Vaping and Juuling
Students are receiving co-curricular suspensions for vaping.
At least four ASD students have received co-curricular suspensions in the past three months for vaping. Students were from both the middle school and high school. Nationally, the number of youth who are vaping is skyrocketing. According to an article published in the Wall Street Journal on September 21, 2018, the number of youth vaping or juuling is up 75% from last year.
Be aware these devices come in many varieties of shapes and sizes, many of which look like USB devices.
Vaping means using an electronic cigarette (e-cigarette) or other vaping device. It is referred to as vaping because tiny puffs or clouds of vapor are produced when using the devices. E-cigarettes are battery powered and deliver nicotine through a liquid (called e-juice), which turns into a vapor when using the devices. The liquid comes in flavors, such as mint, fruit, and bubble gum, which appeal to kids. (It should be noted that the popular vape company Juul Labs is now under investigation for purposely targeting youth.)
Youth often believe that the liquid used in vaping only contains water and flavoring and are unaware that it contains nicotine. Therefore, they may think vaping is less dangerous than using other tobacco products, such as cigarettes. The amount of nicotine in the liquid can be the same or even more than the amount found in cigarettes.
Vaping and JUULing are not safe for kids.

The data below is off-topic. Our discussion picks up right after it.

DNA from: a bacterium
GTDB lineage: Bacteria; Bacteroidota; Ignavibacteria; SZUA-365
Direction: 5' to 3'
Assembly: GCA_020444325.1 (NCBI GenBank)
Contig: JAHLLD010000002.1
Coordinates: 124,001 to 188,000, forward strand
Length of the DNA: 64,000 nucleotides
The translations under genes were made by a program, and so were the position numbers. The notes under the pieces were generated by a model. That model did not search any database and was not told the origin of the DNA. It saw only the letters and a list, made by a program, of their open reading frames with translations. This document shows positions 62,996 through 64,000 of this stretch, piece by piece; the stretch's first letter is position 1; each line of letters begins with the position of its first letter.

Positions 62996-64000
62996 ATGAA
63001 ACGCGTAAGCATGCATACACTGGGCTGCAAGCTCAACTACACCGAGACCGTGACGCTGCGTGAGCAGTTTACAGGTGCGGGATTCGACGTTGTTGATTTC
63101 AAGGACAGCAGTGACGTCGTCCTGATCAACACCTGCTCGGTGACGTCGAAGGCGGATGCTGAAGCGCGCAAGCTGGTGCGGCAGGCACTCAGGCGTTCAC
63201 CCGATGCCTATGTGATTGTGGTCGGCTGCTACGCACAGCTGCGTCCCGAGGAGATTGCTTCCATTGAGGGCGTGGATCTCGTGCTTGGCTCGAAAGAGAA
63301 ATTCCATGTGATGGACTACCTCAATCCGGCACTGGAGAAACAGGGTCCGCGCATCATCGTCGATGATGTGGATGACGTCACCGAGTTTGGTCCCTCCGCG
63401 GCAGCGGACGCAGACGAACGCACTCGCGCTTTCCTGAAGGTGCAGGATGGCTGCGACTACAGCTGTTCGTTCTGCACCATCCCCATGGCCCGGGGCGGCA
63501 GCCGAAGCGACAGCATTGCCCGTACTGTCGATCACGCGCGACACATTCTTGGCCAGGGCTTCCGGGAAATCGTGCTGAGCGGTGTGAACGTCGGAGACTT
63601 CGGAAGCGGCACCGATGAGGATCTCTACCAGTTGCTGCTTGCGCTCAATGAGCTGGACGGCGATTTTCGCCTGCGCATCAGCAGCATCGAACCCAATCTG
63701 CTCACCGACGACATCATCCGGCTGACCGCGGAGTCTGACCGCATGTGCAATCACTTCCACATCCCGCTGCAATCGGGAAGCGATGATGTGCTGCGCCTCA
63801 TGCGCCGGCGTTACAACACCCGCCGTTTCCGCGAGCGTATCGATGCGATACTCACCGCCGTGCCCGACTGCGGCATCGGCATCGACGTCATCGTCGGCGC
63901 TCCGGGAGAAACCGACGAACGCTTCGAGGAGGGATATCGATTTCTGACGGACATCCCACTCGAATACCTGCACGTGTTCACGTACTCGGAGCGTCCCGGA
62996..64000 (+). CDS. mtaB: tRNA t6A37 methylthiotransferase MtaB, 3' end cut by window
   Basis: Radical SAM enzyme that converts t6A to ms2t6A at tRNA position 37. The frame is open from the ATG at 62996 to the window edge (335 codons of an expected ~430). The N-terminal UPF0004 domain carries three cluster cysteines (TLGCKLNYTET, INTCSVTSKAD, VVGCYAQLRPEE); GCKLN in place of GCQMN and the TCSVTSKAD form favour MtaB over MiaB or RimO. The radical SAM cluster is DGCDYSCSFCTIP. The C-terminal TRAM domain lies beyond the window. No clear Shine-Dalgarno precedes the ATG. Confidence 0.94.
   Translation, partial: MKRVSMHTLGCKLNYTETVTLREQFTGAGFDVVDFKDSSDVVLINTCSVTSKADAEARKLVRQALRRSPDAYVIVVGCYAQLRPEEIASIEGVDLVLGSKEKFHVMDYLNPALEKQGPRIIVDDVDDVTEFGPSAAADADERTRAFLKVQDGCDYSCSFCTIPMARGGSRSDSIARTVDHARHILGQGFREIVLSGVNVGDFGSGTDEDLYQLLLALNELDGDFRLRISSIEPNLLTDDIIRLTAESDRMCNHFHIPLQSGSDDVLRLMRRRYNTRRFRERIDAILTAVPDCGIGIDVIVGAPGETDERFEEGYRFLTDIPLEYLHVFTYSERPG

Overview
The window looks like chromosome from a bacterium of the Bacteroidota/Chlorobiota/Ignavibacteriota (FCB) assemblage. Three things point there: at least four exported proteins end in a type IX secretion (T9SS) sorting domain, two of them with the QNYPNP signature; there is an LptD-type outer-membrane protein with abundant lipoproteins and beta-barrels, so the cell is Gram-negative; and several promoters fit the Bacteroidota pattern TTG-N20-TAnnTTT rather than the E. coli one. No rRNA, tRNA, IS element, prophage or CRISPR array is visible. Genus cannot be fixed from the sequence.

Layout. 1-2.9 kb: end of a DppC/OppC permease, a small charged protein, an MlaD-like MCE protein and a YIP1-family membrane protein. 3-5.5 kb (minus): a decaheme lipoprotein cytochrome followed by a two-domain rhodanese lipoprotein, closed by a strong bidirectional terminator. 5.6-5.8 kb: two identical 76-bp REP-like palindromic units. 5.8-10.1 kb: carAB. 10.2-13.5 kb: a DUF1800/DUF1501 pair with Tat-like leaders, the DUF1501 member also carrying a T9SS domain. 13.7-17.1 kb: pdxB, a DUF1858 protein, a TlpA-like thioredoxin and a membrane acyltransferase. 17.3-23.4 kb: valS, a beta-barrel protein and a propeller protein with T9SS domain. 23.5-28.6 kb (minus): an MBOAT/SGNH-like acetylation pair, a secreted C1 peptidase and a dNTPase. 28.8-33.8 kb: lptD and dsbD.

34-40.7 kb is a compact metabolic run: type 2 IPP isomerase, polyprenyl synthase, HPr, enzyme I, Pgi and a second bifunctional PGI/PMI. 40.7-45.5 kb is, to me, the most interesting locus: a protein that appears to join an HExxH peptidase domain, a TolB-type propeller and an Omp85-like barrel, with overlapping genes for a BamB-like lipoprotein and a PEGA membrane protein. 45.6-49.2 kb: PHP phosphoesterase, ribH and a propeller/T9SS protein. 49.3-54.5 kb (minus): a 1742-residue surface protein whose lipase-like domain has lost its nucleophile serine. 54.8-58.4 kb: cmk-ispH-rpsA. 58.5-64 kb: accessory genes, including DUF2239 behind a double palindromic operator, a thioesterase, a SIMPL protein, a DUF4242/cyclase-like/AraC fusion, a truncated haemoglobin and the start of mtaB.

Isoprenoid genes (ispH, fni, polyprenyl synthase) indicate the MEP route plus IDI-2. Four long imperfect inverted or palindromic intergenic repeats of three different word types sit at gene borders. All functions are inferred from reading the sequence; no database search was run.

Most e-cigarettes contain nicotine, and no amount of nicotine is safe. Nicotine is very addictive and can harm children and teens’ developing brains. Using nicotine can cause problems with learning and attention and can lead to addiction. Even being around others who use e-cigarettes and breathing the cloud they exhale can expose youth to nicotine and chemicals that can be dangerous to their health. Studies have also shown that kids who vape are more likely to use cigarettes or other tobacco products later in life.
Vaping, Juuling, Cigarettes, Tobacco Products, Alcohol, and other drugs are strictly prohibited.
Having any kind of e-juice, vaping or juuling paraphernalia, tobacco products, alcohol or other drugs is not allowed on any Algoma School District property. No distinction is made as to whether or not the vaping or juuling material contains nicotine. Vaping and Juuling is strictly prohibited. Any use or possession of the products above is a violation of the co-curricular code.
What can parents do?
It is important to talk with kids about the dangers of vaping. Youth see e-cigarette advertisements from many sources, including retail stores, the internet, TV, movies, magazines, and newspapers. They can also see posts or photos about vaping on social media. Parents should monitor screen time use and talk to their youth about what they may have seen or heard about vaping. Parents can also be role models and set a positive example by being tobacco free.
Resources for Parents:
Centers for Disease Control and Prevention. Office on Smoking and Health. (n.d.) Talk with Your Teen About E-cigarettes: A Tip Sheet for Parents. Retrieved from
CATCH My Breath Program. (n.d.) Parent Resources. Retrieved from https://catch.org/lessons/catch-my-breath-middle-school-parent-resources
U.S. Food and Drug Administration. (2018) Youth Tobacco Use: Results from the 2016 National Youth Tobacco Survey. Retrieved from
Centers for Disease Control and Prevention. (2017) E-cigarette Ads and Youth. Retrieved from https://www.cdc.gov/vitalsigns/ecigarette-ads/index.html
Bibliographical Note: Source for information, picture, and references above retrieved from Penn State’s 5210 Webpage on 12/18/2018. Url: https://5210.psu.edu/what-parents-need-to-know-vaping-juuling/